Applying Catholic neutrality to Muslims

Actually, state neutrality can be given a more substantial meaning, although one wouldn’t know it from the judgment. The origins of the idea are in preventing the capture of the state by religious power, in particular by the Catholic church, and vice versa. One could not exclude believing Catholics from public service, since they were the majority of the population, but one could prevent them from corrupting the secular nature of that service with their beliefs. The essential ban was thus on proselytising, making religious statements or claims.

That does not seem unreasonable. Proclaiming your beliefs at work will generally be inappropriate and rude. However, applying this to headscarves is not easy. Most signs of religion, at least those displayed by Christians, are communicative acts – jewellery, stickers, wall-decorations, all are intended to make a statement about the person’s belief. By contrast, the most traditional view of a Muslim headscarf is that its purpose is to prevent men from seeing the wearer’s hair, out of modesty. It is not important that other people recognise it as a religious Item of clothing. It is not intended to say anything to anyone, but just to conceal. The wearing of a headscarf is comparable with the situation of a Christian woman, who as a consequence of her religious beliefs, dresses modestly and chooses not to wear a short skirt, even when it is hot. She is not trying to announce, ‘I am Christian’. She is just making a religiously-influenced decision on what to reveal.

In the light of this, a crucifix necklace is a far more problematic and even aggressive act than a headscarf. It is addressed to others and could be seen as an act of proselytising. It introduces religious statements into the workplace. By contrast, the headscarf does not have this intent at all – it is not proselytising. The headscarf wearer is not, unlike the crucifix wearer, behaving in a non-neutral way. She just has the bad luck that in a majority culturally Christian country her religion is easy to spot. In another part of the world, it might be Christians or atheists who would be seen as violating neutrality by revealing their hair, and thereby revealing their beliefs.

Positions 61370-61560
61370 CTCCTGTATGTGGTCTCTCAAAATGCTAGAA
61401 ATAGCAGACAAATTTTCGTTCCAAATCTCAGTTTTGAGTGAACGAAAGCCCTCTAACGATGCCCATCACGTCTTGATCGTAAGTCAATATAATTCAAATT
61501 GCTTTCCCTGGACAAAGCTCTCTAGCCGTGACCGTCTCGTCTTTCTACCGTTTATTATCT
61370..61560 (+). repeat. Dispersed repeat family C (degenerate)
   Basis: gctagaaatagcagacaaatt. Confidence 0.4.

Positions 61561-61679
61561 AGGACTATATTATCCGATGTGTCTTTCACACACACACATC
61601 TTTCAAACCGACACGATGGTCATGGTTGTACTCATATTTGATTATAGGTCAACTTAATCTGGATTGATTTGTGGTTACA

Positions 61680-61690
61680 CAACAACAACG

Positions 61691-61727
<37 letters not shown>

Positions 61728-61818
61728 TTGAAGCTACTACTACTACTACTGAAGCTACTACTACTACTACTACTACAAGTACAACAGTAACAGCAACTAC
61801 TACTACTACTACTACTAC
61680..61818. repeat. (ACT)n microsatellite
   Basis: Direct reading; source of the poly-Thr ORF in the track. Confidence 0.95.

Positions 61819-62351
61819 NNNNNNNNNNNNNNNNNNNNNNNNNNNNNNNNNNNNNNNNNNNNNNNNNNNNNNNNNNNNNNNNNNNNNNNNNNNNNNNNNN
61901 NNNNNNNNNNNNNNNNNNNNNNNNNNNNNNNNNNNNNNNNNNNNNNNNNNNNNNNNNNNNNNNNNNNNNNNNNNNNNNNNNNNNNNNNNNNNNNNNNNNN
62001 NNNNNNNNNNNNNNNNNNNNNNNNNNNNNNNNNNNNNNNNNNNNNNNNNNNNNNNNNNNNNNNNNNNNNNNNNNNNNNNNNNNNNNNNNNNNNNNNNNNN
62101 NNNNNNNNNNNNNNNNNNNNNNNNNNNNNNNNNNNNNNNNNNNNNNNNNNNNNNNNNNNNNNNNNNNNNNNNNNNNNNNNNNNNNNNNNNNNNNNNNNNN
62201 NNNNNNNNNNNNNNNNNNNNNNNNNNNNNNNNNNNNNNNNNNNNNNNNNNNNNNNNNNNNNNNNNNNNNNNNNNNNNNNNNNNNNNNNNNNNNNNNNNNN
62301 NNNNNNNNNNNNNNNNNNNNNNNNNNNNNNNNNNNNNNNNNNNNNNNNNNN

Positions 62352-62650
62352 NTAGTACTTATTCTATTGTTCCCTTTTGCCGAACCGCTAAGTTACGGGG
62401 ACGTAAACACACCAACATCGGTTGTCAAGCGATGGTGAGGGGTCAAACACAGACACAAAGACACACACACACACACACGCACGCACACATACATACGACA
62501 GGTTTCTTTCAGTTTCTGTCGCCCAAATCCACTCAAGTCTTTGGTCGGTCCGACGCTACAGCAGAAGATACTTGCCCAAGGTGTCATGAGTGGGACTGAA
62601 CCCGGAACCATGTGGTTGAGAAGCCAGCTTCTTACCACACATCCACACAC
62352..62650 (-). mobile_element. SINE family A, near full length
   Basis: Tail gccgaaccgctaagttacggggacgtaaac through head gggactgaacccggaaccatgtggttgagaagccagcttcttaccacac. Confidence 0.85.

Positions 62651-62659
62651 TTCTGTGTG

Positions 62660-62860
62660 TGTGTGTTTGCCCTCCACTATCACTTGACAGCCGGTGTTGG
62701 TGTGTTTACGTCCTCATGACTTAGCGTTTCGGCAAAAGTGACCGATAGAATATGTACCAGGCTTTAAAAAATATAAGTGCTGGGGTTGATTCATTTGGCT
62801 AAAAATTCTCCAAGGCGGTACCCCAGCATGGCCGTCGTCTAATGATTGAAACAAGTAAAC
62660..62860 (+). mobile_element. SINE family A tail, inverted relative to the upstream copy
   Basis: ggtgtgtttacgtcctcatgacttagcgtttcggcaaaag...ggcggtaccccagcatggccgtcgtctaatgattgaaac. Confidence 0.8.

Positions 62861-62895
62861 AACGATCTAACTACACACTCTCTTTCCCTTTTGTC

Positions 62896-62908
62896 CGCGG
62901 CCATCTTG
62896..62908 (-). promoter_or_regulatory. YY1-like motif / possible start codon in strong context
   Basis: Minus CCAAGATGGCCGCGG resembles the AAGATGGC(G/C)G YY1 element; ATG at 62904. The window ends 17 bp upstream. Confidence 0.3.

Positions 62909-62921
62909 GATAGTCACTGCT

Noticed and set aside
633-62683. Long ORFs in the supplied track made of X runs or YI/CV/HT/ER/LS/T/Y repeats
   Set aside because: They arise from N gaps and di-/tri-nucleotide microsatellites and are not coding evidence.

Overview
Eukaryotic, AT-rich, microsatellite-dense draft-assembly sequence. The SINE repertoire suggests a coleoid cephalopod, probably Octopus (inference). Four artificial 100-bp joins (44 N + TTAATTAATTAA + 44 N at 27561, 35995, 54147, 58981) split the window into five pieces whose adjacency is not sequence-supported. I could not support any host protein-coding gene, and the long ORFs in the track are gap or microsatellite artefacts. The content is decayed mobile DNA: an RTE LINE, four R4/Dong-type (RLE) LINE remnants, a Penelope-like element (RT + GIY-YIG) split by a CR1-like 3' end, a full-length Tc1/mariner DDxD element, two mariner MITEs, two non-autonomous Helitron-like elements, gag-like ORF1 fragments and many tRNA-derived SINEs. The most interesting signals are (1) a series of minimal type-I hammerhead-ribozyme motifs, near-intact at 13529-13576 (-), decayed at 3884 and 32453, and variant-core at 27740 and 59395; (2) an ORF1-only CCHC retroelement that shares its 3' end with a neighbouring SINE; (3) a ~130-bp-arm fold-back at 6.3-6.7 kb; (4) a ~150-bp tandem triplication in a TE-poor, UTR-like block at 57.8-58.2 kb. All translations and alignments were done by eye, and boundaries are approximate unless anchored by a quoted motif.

On the other hand, the effect of applying neutrality rules to headscarves is much more dramatic than applying them to crucifixes. Whereas proselytising is generally seen as a choice, a voluntary act, the covering of hair is traditionally seen as an obligation. Thus, asking the Christian to remove their symbols is imposing a very small burden, whereas asking the Muslim to remove her headscarf is essentially asking her to choose between her job and her religion. ‘Neutrality’ does not ask Christians to make that choice, but then it is not fundamentally about being neutral between religions. Neutrality, as European states understand it, is the product of a deal between the state and the Catholic church, which reflected their interests and practices and suited their needs, and into which ill-fitting form Muslims are now being squeezed. Traditional practices of neutrality cannot be cut-and-pasted coherently onto the headscarf.